We once knew them primarily as sawbones. "What don 't you know what a sawbones is...I thought everybody know 'd as a sawbones was a surgeon. " (Charles Dickens, Pickwick Papers, 1837).
Surgeons, however, didn't always saw bones. Many first practiced phlebotomy — the art of cutting the veins — bloodletting once being an accepted cure for almost any ailment.
Outside their place of business there stood a pole painted spirally with two stripes of red and white topped by a gilt knob. The pole represented the staff which the patient gripped during the ritual (the procedure not being for the faint of heart); the red stripe for the blood which was let in the process; the white for the bandage tightened about the arm, preparatory to the severing of the vein; and the gilt knob, for the brass basin, with an indentation which accommodated the patient's neck, for that part of the visit when he would lather up.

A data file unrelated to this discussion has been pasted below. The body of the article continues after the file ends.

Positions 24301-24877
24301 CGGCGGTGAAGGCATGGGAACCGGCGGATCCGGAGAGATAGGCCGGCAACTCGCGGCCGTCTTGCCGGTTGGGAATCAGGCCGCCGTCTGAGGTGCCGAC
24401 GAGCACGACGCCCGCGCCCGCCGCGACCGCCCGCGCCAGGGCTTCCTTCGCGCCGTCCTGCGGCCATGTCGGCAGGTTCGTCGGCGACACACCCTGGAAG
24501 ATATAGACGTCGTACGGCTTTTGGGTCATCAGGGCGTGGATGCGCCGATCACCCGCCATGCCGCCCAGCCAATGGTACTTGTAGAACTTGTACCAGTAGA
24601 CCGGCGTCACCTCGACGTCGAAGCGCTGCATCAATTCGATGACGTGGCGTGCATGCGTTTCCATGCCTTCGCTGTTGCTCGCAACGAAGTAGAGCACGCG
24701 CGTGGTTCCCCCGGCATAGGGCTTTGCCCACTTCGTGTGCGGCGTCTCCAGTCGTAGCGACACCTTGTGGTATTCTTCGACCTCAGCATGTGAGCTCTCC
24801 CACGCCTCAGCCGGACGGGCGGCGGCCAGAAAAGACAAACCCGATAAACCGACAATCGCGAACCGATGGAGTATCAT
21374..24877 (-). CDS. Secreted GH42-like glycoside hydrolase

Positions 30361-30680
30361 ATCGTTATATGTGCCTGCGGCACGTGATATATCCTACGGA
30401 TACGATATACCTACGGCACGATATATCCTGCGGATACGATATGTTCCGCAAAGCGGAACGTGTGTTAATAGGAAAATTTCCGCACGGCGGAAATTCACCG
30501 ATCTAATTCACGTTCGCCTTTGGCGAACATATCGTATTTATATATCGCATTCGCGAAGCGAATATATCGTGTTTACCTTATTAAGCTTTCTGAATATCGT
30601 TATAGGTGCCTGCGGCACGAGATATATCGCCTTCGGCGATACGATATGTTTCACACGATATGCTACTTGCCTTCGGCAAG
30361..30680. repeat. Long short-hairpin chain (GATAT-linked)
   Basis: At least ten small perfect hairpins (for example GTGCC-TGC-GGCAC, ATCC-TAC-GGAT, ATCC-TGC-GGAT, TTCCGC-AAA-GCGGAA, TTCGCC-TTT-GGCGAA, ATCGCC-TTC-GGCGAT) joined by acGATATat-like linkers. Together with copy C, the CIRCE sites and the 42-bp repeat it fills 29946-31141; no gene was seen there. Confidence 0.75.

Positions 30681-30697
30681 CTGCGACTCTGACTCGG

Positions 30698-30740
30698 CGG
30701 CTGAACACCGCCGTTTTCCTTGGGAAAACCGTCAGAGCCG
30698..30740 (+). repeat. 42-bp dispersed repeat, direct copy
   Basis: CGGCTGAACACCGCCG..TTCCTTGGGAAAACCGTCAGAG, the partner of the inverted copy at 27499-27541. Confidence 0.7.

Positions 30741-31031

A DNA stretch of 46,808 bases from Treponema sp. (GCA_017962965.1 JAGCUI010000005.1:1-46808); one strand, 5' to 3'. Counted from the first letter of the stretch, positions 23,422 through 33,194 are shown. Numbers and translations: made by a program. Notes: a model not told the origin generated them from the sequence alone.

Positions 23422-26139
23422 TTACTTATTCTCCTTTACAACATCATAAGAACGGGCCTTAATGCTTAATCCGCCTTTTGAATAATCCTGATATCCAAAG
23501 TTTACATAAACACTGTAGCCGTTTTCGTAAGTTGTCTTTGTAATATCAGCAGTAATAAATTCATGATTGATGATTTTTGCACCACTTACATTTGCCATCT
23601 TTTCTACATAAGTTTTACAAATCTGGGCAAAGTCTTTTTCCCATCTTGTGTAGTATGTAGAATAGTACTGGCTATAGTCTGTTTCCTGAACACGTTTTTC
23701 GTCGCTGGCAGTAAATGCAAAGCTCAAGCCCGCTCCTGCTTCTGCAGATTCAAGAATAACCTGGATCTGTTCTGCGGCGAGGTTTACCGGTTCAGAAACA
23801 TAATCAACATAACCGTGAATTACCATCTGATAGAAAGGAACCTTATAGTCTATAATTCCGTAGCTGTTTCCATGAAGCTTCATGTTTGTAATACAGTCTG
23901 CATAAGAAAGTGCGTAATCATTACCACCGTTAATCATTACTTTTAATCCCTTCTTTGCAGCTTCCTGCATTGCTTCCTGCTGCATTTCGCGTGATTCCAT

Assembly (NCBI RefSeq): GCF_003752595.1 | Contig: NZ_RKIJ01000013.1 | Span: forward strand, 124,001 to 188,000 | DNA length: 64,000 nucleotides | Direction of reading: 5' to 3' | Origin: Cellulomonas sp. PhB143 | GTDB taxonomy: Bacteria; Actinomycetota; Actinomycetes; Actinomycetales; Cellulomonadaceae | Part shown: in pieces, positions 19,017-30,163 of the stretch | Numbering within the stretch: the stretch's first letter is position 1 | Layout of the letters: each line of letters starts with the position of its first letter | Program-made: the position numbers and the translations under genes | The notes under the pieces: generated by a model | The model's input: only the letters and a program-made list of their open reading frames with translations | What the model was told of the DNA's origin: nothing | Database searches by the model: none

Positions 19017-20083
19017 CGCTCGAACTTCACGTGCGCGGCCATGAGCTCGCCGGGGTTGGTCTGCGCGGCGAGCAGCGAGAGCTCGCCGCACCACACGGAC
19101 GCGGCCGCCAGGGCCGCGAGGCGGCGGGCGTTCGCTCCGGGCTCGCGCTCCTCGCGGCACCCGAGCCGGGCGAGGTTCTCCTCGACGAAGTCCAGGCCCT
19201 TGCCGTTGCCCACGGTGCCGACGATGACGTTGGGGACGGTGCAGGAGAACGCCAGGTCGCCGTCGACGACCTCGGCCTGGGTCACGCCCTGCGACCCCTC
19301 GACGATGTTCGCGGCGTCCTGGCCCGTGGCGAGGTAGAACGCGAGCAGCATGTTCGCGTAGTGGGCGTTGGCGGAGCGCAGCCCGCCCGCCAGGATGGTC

Huh? That's because the surgeon's primary role was also that of local barber. Check out the pole which for so many years graced all tonsorial operations from the Latin tonsorius, "of or pertaining to shearing or shaving."
In 1745, The Company of Barbers and Surgeons divided into two separate divisions, barbering and surgery thenceforth to be treated as two distinct processes.
Since then surgeons have cleaned up their act and moved up the social ladder. Barbers continue — several cuts below.